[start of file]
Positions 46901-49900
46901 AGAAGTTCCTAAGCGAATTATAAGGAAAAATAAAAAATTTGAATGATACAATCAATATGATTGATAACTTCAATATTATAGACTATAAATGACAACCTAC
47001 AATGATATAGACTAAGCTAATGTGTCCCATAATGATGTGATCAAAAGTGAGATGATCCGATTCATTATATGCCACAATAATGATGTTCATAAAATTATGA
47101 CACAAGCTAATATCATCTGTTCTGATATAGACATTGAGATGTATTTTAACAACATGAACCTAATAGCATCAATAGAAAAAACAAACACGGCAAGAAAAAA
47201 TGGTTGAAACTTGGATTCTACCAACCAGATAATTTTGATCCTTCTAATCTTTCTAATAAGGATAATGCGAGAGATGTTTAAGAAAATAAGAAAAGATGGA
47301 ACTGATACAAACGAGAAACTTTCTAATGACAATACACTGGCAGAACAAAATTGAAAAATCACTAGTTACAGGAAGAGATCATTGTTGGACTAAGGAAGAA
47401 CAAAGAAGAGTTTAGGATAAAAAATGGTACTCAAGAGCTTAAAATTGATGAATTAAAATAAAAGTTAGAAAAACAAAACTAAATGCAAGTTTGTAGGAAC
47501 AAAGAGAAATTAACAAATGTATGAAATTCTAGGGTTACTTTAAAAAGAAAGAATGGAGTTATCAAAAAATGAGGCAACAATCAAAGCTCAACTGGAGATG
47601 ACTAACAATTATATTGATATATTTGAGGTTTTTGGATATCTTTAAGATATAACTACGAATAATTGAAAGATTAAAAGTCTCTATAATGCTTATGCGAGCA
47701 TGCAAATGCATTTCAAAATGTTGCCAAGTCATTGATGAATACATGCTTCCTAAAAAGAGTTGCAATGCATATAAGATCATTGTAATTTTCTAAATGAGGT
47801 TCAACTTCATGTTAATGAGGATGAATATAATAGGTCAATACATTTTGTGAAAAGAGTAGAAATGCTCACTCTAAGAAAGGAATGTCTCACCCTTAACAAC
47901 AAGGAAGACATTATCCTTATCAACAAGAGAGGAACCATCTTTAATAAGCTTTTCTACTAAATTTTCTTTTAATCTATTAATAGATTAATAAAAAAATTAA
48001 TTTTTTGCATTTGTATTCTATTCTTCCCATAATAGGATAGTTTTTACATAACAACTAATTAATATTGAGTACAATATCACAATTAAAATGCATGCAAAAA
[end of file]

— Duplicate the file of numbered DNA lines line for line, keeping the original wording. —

Positions 46901-49900
46901 AGAAGTTCCTAAGCGAATTATAAGGAAAAATAAAAAATTTGAATGATACAATCAATATGATTGATAACTTCAATATTATAGACTATAAATGACAACCTAC
47001 AATGATATAGACTAAGCTAATGTGTCCCATAATGATGTGATCAAAAGTGAGATGATCCGATTCATTATATGCCACAATAATGATGTTCATAAAATTATGA
47101 CACAAGCTAATATCATCTGTTCTGATATAGACATTGAGATGTATTTTAACAACATGAACCTAATAGCATCAATAGAAAAAACAAACACGGCAAGAAAAAA
47201 TGGTTGAAACTTGGATTCTACCAACCAGATAATTTTGATCCTTCTAATCTTTCTAATAAGGATAATGCGAGAGATGTTTAAGAAAATAAGAAAAGATGGA
47301 ACTGATACAAACGAGAAACTTTCTAATGACAATACACTGGCAGAACAAAATTGAAAAATCACTAGTTACAGGAAGAGATCATTGTTGGACTAAGGAAGAA
47401 CAAAGAAGAGTTTAGGATAAAAAATGGTACTCAAGAGCTTAAAATTGATGAATTAAAATAAAAGTTAGAAAAACAAAACTAAATGCAAGTTTGTAGGAAC
47501 AAAGAGAAATTAACAAATGTATGAAATTCTAGGGTTACTTTAAAAAGAAAGAATGGAGTTATCAAAAAATGAGGCAACAATCAAAGCTCAACTGGAGATG
47601 ACTAACAATTATATTGATATATTTGAGGTTTTTGGATATCTTTAAGATATAACTACGAATAATTGAAAGATTAAAAGTCTCTATAATGCTTATGCGAGCA
47701 TGCAAATGCATTTCAAAATGTTGCCAAGTCATTGATGAATACATGCTTCCTAAAAAGAGTTGCAATGCATATAAGATCATTGTAATTTTCTAAATGAGGT
47801 TCAACTTCATGTTAATGAGGATGAATATAATAGGTCAATACATTTTGTGAAAAGAGTAGAAATGCTCACTCTAAGAAAGGAATGTCTCACCCTTAACAAC
47901 AAGGAAGACATTATCCTTATCAACAAGAGAGGAACCATCTTTAATAAGCTTTTCTACTAAATTTTCTTTTAATCTATTAATAGATTAATAAAAAAATTAA
48001 TTTTTTGCATTTGTATTCTATTCTTCCCATAATAGGATAGTTTTTACATAACAACTAATTAATATTGAGTACAATATCACAATTAAAATGCATGCAAAAA